Although known for their fine four-stoke creations, Honda did, for a short period at least, produce one of the finest road going strokers too. Never the fastest, but certainly the nicest to ride, the NS triple displays sure-footed manners not seen before in a road bike, MSL catches up with a fine example to see what all the fuss is about.
The mid 80’s was the time of the race replica and, with Honda having finally admitted that a two-stroke was needed to be successful at GP level, three of the four major manufacturers had large capacity, two-stroke, road machines on offer. The Honda NS400R is a marvel of engineering, literally bristling with whistles and bells at every opportunity, making the bike a testament of the way things were done at the time. Little is allowed to go about its business without some kind of intervention form the designers, the exhausts of the two front cylinders, have valves that open and close to alter the resonant frequency according to the engines revs, while the forks have anti dive valves that progressively stiffen the front end as the brakes are applied. This was the period of the acronym and everything that could have, had a set of letters boldly emblazoned about the machine, names like TRAC and ATAC (Torque Reactive Anti dive Control and Auto controlled Torque Amplifications Chambers respectively) abound, these devices no doubt fitted with the intention of gaining a sales advantage by likening the road machine to its pure bred race brethren. Unlike so many other gimmicks of the time, this technology works well, creating a machine that simply goes about its tasks without fuss or commotion. Handling is sharp, as is the steering, the small diameter, 16-inch front wheel allows the front end to be thrown around freely while the rest of the frame work, wrapped up in a short, 1362mm, wheelbase holds it all in shape nicely. Looking around the ripple reveals the build quality to be head and shoulders above the rest of the oriental pack of the period, lavish paintwork and snug fitting bodywork is typically Honda at its best. The same can be said for the parts under the plastics, every component is built to high standards and if anything over engineered. Inside the engine is a lesson in friction reduction, just like the race machine, the crank spinning in special bearings while maintaining a perfect balance, removing the need for power sapping balance shafts unlike the four-cylinder strokers from Suzuki and Yamaha. The NS prefix to the model name refers to the use of nickel and silicon carbide for the lining on the cylinder walls, common place nowadays in most vehicles but advanced stuff in the mid 80’s for all but the latest factory race machinery.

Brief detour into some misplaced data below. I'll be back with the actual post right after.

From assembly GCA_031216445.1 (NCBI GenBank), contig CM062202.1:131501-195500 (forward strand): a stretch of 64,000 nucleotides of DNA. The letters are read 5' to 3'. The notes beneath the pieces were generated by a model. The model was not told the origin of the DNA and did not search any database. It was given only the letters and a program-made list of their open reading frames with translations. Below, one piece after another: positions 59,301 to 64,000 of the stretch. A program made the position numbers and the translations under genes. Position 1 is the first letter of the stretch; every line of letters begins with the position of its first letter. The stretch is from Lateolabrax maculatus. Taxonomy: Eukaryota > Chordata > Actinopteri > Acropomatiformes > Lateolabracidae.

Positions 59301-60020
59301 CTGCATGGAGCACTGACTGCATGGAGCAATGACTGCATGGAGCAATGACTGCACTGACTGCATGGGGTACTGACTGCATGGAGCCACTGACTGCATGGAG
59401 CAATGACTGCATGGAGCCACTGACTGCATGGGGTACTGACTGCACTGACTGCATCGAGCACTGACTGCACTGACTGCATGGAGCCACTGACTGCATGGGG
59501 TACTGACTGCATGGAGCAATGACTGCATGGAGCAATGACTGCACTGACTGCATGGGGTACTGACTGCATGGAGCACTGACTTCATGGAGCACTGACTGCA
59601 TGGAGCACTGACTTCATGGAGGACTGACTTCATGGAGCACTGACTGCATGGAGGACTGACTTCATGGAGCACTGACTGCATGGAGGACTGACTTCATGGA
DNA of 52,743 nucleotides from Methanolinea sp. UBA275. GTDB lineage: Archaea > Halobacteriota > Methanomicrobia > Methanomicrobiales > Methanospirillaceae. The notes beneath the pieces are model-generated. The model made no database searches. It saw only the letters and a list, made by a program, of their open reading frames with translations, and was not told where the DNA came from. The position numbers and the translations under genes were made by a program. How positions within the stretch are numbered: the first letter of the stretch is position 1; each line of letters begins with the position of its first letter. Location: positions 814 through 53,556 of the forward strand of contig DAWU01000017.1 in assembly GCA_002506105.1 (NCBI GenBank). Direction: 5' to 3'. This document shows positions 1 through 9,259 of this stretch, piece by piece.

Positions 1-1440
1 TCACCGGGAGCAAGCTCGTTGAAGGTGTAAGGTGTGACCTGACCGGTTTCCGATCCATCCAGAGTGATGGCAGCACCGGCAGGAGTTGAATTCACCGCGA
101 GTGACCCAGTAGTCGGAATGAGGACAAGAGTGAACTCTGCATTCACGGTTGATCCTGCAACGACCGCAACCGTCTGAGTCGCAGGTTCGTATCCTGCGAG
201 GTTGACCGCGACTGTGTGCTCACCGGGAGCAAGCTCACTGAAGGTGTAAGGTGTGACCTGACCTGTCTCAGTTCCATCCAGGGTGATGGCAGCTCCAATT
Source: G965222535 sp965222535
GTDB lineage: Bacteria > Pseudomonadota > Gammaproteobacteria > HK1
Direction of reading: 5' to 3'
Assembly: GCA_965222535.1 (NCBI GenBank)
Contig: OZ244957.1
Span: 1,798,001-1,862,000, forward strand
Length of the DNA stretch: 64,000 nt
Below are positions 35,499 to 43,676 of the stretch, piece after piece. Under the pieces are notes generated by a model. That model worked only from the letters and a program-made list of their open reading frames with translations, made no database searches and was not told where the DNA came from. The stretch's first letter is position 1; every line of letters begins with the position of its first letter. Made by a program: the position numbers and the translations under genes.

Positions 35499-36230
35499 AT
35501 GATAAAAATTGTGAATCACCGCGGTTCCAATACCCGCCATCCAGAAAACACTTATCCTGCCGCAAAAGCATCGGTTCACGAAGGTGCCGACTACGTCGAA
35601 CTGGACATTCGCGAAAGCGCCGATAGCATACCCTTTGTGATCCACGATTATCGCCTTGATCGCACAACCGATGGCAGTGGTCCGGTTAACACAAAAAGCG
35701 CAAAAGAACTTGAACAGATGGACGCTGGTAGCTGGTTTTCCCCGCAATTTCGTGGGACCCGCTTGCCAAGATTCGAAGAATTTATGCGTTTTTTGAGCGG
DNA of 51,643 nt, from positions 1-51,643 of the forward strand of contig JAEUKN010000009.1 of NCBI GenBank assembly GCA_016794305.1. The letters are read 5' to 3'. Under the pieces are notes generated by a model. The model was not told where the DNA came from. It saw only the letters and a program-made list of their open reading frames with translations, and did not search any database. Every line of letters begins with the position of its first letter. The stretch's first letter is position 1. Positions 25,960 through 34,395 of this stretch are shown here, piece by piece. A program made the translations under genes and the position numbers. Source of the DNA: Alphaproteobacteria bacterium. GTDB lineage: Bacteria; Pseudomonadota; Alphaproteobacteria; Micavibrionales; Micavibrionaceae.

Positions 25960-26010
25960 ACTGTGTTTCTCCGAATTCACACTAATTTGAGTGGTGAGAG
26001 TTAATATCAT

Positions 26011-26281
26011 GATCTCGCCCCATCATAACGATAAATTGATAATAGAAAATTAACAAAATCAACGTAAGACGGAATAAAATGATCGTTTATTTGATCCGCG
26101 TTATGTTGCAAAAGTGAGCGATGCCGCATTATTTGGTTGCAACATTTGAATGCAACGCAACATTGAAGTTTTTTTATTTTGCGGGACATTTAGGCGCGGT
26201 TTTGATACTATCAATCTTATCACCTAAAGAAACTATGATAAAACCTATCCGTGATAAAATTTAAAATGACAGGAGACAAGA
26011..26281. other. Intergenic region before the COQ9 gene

The result of Honda’s labours is a great bike in its own right, overshadowed by the other two, thanks to the strange choice of capacity, a decision no doubt steered heavily by the limits in place in Japan that saw Yamaha and Suzuki produce 400cc versions of their machines for the domestic market while the rest of the world got the full blown example.
Just like Freddie?
Never the most powerful of the mid 80’s strokers, the Honda triple does have many other attributes that help win the day. The 90-degree crank layout gives a relatively good spread of both power and torque making it the easiest to ride of the bunch, it can potter around all day before rushing off in a cloud of blue haze at a moments notice should the revs be allowed up into the strong power band. Just like the friendly power plant, the chassis is a delight too, many rate the RC30 as the first of the great handling Japanese machines, however, due to the relatively scarcity of the triple stroker, most will have missed the experience found a few years earlier. The lightweight, box-section alloy frame works so well great liberties can be taken during the cornering process, the main reason may well be the relatively low power developed by the 387cc triple, hardly likely to trouble the metalwork which wouldn’t look out of place getting up close and personal with a Superbike engine. High corner speeds can be maintained making the Honda the better of the two-stroke race rep pack, and by a large margin too. The ride is refined, very Latin in its smoothness and ease of use which, when allied to such a delightful engine, makes for a big grin factor that the other race-rep strokers only achieve by outright power.